A proposed class action lawsuit alleges that neither VA Claims Insider LLC nor its employees or directors are accredited by the federal government, meaning they cannot lawfully help veterans prepare disability compensation claims.
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The 51-page lawsuit contends that although the plaintiffs— Georgia-based veterans aid group Warriors and Family Assistance Center, Veterans Affairs-accredited agent Tonya Price, Ohio law firm Manring & Farrell and VA-accredited attorney Clifford Farrell—are qualified, accredited and approved by the Department of Veterans Affairs (VA) to assist veterans with their disability compensation claims, the defendants decidedly are not. Despite this, VA Claims Insider (VACI) and the group’s owner and CFO, the case alleges, have helped prepare “tens of thousands” of vets’ disability claims while charging fees that “far exceed those that even fully accredited attorneys and agents can legally charge for doing so.”
Further, the VA disability claims lawsuit charges that VACI, owner Brian T. Reese and CFO Laurel Reese have repeatedly made false statements implying that the VA approves of their services and falsely touted the nature of the help they provide veterans. The plaintiffs contend that the defendants unfairly compete with them and other legitimately accredited attorneys and agents who follow the rules and legally assist disabled vets.
“Indeed, Defendants have improperly collected hundreds of millions in fees that should rightfully have been collected by accredited attorneys and agents,” the filing alleges. “This lawsuit seeks to put a stop to this unfair and illegal scheme, which not only harms the business interests of properly accredited attorneys and agents but also hurts our veterans.”
The VA offers veterans disability compensation in the form of monthly tax-free payments to cover a number of physical and mental conditions. The payments, which the case says can exceed $4,000 per month, are meant to help both vets and their dependents, and as of September 2022, nearly 5.6 million veterans nationwide receive VA disability compensation.
Navigating the VA claims process can be daunting, the lawsuit adds, and the agency put in place a central system designed to protect veterans from “those who would take advantage of that confusion.” In order for a group or organization to lawfully provide help to a veteran with their VA disability claim, they must be accredited with the Department of Veterans Affairs, the suit stresses.
As the lawsuit tells it, “bad actors like VACI flout the rules.” The complaint charges that not only are VACI’s employees not accredited with the VA, but the group’s business model and overall conduct hinge on “taking advantage of veterans in vulnerable circumstances, making false and misleading statements about its services, and unfairly and unlawfully competing with accredited attorneys and agents.”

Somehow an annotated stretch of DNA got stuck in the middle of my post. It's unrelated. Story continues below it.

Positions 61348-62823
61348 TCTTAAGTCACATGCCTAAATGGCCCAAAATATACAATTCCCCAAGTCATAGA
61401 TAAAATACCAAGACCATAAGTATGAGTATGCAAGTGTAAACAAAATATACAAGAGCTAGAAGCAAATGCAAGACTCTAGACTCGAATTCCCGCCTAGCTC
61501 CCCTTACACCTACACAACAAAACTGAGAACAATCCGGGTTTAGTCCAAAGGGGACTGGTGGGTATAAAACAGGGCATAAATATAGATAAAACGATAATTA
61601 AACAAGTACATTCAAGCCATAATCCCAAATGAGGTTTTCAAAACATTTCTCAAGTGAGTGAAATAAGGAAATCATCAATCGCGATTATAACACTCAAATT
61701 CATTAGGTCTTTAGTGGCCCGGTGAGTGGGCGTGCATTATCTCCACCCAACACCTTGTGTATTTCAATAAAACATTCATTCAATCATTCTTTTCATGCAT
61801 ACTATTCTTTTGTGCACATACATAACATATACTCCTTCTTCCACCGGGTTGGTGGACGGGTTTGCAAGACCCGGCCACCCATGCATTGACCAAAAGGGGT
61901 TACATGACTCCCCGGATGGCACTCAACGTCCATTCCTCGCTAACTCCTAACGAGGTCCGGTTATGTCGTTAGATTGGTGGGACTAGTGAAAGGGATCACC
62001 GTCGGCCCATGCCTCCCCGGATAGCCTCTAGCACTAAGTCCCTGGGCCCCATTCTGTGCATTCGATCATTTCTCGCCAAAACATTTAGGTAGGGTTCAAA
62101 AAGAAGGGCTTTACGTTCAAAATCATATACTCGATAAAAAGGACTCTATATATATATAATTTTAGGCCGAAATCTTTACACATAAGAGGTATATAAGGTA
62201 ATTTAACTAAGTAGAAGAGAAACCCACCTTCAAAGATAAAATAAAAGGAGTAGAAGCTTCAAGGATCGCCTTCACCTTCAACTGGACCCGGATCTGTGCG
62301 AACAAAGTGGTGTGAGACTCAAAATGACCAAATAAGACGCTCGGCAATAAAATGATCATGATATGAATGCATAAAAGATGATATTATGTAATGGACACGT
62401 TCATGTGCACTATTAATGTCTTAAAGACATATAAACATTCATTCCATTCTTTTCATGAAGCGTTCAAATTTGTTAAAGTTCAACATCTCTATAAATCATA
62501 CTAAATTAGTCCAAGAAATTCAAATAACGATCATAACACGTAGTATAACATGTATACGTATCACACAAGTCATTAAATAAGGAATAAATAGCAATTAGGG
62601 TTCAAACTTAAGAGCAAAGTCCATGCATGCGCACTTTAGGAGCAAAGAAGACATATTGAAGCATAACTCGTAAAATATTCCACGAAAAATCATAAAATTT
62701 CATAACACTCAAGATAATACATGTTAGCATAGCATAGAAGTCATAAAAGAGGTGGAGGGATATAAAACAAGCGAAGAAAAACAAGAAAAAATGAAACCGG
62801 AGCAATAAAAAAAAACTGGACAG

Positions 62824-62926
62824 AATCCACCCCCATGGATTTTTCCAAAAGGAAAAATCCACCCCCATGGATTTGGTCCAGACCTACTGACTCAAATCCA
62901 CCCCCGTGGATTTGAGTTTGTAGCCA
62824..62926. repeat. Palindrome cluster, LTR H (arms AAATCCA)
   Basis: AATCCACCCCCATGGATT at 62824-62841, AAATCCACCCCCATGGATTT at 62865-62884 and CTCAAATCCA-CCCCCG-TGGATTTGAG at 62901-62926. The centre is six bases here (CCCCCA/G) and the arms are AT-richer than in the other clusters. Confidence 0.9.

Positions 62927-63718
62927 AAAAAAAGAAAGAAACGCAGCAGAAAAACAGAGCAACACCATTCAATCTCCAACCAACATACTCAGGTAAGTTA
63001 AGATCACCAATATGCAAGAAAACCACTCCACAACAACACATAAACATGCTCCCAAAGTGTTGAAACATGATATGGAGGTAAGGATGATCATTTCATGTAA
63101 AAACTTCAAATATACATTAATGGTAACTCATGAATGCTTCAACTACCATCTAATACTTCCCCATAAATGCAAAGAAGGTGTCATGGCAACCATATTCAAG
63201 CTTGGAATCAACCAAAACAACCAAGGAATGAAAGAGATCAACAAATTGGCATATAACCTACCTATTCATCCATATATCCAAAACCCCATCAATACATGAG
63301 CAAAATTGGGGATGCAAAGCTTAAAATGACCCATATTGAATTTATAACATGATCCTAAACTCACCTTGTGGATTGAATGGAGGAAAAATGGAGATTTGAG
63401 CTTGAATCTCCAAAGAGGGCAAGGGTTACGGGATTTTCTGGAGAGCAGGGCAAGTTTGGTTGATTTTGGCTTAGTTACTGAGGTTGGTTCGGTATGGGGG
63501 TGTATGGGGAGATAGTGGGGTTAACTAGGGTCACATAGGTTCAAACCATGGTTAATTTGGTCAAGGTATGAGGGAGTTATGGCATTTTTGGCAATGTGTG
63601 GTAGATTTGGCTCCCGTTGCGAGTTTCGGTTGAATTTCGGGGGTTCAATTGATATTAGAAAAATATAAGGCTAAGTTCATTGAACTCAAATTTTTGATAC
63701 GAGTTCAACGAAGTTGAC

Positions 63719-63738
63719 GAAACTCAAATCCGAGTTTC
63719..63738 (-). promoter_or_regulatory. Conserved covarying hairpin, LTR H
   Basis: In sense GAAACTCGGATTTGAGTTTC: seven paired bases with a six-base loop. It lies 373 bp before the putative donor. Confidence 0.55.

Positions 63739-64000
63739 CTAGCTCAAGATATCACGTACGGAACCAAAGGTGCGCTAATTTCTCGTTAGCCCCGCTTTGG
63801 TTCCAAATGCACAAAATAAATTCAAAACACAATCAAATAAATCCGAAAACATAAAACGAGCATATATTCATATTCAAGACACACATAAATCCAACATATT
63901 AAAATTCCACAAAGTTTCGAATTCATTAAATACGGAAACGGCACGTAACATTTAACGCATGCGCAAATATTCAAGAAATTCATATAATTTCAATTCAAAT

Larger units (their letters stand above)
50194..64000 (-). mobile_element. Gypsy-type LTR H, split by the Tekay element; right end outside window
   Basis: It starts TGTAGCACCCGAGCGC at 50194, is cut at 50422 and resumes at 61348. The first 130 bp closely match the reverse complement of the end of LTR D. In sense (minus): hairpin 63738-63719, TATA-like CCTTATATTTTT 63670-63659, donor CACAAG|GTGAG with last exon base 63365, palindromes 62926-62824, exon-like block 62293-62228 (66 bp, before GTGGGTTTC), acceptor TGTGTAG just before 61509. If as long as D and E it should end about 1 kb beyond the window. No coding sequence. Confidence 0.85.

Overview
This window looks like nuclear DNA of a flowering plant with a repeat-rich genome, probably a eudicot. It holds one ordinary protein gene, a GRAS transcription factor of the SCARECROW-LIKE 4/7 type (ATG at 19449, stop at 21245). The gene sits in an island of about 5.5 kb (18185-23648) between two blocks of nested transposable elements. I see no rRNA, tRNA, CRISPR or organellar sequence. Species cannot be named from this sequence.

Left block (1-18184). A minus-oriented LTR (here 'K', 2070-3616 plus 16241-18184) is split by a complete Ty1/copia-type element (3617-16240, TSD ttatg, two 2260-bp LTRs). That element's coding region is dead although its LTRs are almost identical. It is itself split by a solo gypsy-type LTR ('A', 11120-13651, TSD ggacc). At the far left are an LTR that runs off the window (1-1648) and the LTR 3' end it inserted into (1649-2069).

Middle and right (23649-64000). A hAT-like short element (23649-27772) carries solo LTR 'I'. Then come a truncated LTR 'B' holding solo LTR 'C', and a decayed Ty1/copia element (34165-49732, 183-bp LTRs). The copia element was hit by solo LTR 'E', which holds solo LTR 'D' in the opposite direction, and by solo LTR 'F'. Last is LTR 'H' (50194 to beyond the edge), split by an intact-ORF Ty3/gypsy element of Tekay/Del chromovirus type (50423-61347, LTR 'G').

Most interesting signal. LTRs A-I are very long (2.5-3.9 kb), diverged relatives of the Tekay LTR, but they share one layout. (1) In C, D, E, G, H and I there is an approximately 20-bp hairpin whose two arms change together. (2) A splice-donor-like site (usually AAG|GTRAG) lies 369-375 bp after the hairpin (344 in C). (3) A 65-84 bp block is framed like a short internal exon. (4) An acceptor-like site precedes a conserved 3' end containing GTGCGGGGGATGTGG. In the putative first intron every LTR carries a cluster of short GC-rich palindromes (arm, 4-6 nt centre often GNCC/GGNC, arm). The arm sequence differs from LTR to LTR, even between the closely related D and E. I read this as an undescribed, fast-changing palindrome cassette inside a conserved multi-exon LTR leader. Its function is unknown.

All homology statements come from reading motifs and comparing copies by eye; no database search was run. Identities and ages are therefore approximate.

The plaintiffs accuse VACI of “routinely [violating]” the laws and regulations put in place to “promote quality representation, foster fair competition among accredited attorneys and agents, and protect veterans’ interests.” In particular, the suit alleges VACI, in providing claims preparation services, assesses illegal fees, charges interest and late penalties on illegally prepared claims, fails to submit fee agreements to the VA, and bills vets for work “even when VACI never assisted with the claim,” among “numerous other illegal tactics.”
The case moreover alleges that a bevy of statements made by the defendants online, highlighting how they supposedly assist veterans, mislead reasonable vets into believing their employees and agents are accredited with the VA.
According to the lawsuit, the VA in April 2019 sent the defendants a cease-and-desist letter in which it ordered VACI to “make sure that [it] is not misleading the public into thinking that the organization as a whole provides VA claims assistance services.” After receiving the letter, the case says, VACI hired a law firm to perform an internal risk analysis, with the firm informing the group that it “cannot give VACI assurance that the business model and existing contracts will not be reviewed, investigated, and challenged by regulatory authorities (or prosecutors) empowered to do so, or that if challenged, VACI will prevail.”
Per the case, the VA also reached out to the Texas Office of the Attorney General’s Consumer Protection Division to share that VACI’s practices “were clearly intended to ‘game the system.’” In light of a slew of complaints about VACI, the Texas AG, as part of its investigation into the defendants, ordered the group to provide documents about its practices.
However, VACI, “[i]gnoring the VA, its own counsel, and the Attorney General,” has continued to operate illegally, the lawsuit alleges.
The case looks to represent all persons who were VA-accredited claims agents and/or VA-accredited attorneys at any point from December 4, 2019 to December 4, 2023, and/or the corporate entities through which they provided services.
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